ARLINGTON, Texas -- After what Texas Rangers center fielder Leonys Martin did Tuesday night -- connecting for a career-high four hits, working the count, avoiding breaking balls -- he probably needs to chat with manager Ron Washington more often.
Prior to Tuesday night’s nearly-five-hour contest at Globe Life Park -- where the Rangers secured a 3-2, 14-inning victory over the Tampa Bay Rays -- Washington talked to Martin about his issues at the plate.
“He made me feel comfortable,” Martin said of the chat.
“He hit strikes tonight,” Washington said.
The Rangers are still waiting for Martin to morph into a rising star like some of his better-known Cuban countrymen.
This 2014 season has been a burden on many watching the 26-year-old. He’s struggled in the field, and only recently fixed some of his problems of reading fly balls without crashing into the corner outfielders. Martin had a little chat with outfield coach Gary Pettis after he let a ball smack him in the side of the head as he almost banged into right fielder Alex Rios.
After the discussion about using your eyes more to help you police the outfield, there've been few mistakes the past two weeks.
At the plate, Martin often swung at sliders in the dirt and failed to either hold off on or hit fastballs out of the zone.
Tuesday night, Martin ended a 0-for-12 spell with a second-inning single to left. In his second at-bat, he worked the count full and fouled off two pitches before reaching on a single to right. When his night was over, Martin added a run scored and a stolen base to the four singles.
“It was good for me, it felt good,” Martin said. “I feel better and I just swung at good pitches.”
Cespedes is an established power hitter, an addition the Red Sox believe will help them become contenders again in 2015.
We mention Abreu, Puig and Cespedes as players who defected from Cuba, much like Martin, with the hopes and dreams of escaping a difficult life, for stardom in the big leagues.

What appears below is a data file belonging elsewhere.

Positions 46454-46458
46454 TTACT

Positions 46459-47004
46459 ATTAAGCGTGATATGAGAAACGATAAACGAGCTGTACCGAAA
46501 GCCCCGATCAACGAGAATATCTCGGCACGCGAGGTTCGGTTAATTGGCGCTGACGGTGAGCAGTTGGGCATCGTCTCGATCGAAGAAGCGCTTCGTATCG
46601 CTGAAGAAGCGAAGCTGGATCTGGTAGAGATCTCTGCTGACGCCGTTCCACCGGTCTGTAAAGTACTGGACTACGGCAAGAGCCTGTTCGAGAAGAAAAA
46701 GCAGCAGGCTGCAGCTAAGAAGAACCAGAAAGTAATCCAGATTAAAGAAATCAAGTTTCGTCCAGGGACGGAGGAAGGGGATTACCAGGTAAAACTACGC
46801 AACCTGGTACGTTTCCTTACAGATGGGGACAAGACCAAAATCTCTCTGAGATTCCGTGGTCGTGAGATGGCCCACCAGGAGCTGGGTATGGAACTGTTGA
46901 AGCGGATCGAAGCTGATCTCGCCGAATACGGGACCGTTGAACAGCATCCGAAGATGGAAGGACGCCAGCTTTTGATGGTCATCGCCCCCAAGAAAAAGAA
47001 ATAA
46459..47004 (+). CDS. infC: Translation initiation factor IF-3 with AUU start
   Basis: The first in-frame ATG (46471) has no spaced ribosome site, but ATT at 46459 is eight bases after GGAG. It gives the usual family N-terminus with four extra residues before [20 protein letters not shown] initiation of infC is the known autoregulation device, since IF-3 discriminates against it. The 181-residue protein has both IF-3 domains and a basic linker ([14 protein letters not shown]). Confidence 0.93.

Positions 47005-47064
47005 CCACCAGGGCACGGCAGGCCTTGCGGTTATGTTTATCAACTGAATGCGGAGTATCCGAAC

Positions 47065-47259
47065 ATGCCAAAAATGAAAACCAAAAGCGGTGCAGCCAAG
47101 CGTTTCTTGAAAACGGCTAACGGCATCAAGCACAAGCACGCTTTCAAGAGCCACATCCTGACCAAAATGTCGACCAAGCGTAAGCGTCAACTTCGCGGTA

“I don’t worry about them,” Martin said. “I just worry about working hard and helping my team win games.”
Too many times, Martin is behind in the count, forcing him to swing at pitches, particularly breaking pitches he can’t handle.
“Just got to make an adjustment, that’s all,” Washington said. “When you’re young and inexperienced like Martin is, although he’s been here three years, and this is his fourth year, he is still inexperienced. [The] league makes adjustments; he has to make adjustments.”
Not every player from Cuba has become a star, yet the Rangers signed Martin to a five-year, $15.5 million deal in 2010, with expectations that he'd play better than this. We’re not talking about 40 home runs and 135 RBIs, but better than his current .256 average and 46 runs scored.
“Sometimes I feel strong and make good contact on my pitches,” Martin said. “The last couple of weeks I’ve felt better.”
What the Rangers need to see is progression from one game to the next. Eliminate the bad at-bats and poor reads on fly balls.
There are players who have made it to the big leagues with Martin's talent, or better, and are making an impact.
Washington said Martin is panicking at the plate and should relax and follow the game plan set forth by the coaching staff. That, in theory, should make the slumps fewer and farther between.
“He hasn’t been swinging at many strikes,” Washington said before the game. “He’s been too aggressive. You got scouts sitting up there and they see that. Once one [scout] puts it on the paper, everybody has it, and the only way it’s going to change is if Martin changes, because they’re going to keep doing the same thing.”
Tuesday night was a nice way for Martin to change the narrative about himself. Now he has to keep it up.